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I-17 wrong-way vehicle alert system holds promise

Technology being studied to reduce risks with often-impaired drivers
June 11, 2018

PHOENIX – A loud horn sounds in the Arizona Department of Transportation’s Traffic Operations Center. That alarm signals a possible detection of a wrong-way vehicle by one of the thermal cameras watching the off-ramps and travel lanes along 15 miles of Interstate 17 in Phoenix, part of a detection-and-warning system that’s the first of its kind in the nation.
While the same alert goes immediately to the Arizona Department of Public Safety to help troopers reach the scene as quickly as possible, a window appears on operators’ work stations showing video from the thermal camera and providing other data. Using a computerized decision support system, operators can immediately activate digital message boards in the area alerting drivers to the potential danger and instructing them to exit the freeway.

If the detection is at an off-ramp, an internally illuminated wrong-way sign with red flashing LEDs has activated, positioned to attract the attention of wrong-way drivers, most of whom are impaired, often severely.

As ADOT looks toward expanding use of the technology, the agency is studying results from the I-17 system that went into operation in January at off-ramps and at intervals along travel lanes between Interstate 10 and the Loop 101.

To date, the system has detected more than 15 vehicles entering I-17 off-ramps and frontage roads in the wrong direction. None of these vehicles has entered the I-17 mainline lanes, with the majority of drivers turning around on exit ramps.

“While the system can’t prevent people from driving while impaired, the results so far are promising as a countermeasure to this deadly behavior,” said Brent Cain, who leads ADOT’s Transportation Systems Management and Operations division. “The goal is reducing the risk of wrong-way crashes by saving valuable time when a wrong-way vehicle is detected.”

The $4 million system includes 90 thermal detection cameras positioned above exit ramps and the mainline of the freeway between the I-10 “Stack” interchange near downtown to the Loop 101 interchange in north Phoenix.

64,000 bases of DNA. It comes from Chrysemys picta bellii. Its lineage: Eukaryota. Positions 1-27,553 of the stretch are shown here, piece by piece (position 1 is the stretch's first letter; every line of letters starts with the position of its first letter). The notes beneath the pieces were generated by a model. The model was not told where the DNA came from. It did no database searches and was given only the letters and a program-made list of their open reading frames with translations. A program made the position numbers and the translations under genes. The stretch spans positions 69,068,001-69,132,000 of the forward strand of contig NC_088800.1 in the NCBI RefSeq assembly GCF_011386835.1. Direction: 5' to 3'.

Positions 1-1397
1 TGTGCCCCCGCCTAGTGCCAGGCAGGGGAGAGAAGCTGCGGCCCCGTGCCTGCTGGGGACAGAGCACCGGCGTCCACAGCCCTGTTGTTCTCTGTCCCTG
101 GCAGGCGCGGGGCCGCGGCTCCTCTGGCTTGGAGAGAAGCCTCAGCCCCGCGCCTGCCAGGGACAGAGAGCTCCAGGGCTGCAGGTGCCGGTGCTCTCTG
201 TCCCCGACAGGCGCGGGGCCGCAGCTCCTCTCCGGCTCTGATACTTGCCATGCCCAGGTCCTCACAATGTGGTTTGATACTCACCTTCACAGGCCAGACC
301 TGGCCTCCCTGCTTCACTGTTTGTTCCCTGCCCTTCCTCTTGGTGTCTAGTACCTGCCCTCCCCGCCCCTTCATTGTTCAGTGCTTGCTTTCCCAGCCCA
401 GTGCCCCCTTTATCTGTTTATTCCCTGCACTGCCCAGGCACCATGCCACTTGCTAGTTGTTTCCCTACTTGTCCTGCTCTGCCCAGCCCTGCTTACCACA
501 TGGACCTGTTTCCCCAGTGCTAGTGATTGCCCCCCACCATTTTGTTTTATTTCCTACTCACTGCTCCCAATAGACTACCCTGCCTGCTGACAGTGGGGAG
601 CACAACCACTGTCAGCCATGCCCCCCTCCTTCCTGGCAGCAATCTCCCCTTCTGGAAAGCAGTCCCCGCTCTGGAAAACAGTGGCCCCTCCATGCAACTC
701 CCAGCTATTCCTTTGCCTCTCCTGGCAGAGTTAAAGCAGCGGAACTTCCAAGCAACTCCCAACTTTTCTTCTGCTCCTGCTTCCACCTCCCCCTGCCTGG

ADOT and partner agencies will evaluate the system’s performance over approximately the next year while it looks toward using it on other freeways, including the new Loop 202 South Mountain Freeway that’s scheduled to open in late 2019.

ADOT will continue working with the Department of Public Safety and the Governor’s Office of Highway Safety to promote efforts to stop impaired driving.

Technology like the I-17 thermal camera system cannot prevent all wrong-way crashes from happening. The primary goal is reducing the risk of serious crashes by alerting DPS and ADOT to wrong-way vehicles much faster than waiting for 911 calls from other motorists. Faster detection is a key to giving law enforcement officers an improved chance of responding to a wrong-way vehicle.

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Pursuant to Title VI of the Civil Rights Act of 1964, the Americans with Disabilities Act (ADA) and other nondiscrimination laws and authorities, ADOT does not discriminate on the basis of race, color, national origin, sex, age, or disability. Persons that require a reasonable accommodation based on language or disability should contact ADOT’s Civil Rights Office at Requests should be made as early as possible to ensure the State has an opportunity to address the accommodation.

De acuerdo con el Título VI de la Ley de Derechos Civiles de 1964, la Ley de Estadounidenses con Discapacidades (ADA por sus siglas en inglés) y otras normas y leyes antidiscriminatorias, el Departamento de Transporte de Arizona (ADOT) no discrimina por motivos de raza, color, origen nacional, sexo, edad o discapacidad. Las personas que requieran asistencia (dentro de lo razonable) ya sea por el idioma o discapacidad deben ponerse en contacto con la Oficina de Derechos Civiles de ADOT en Las solicitudes deben hacerse lo más antes posible para asegurar que el Estado tenga la oportunidad de hacer los arreglos necesarios.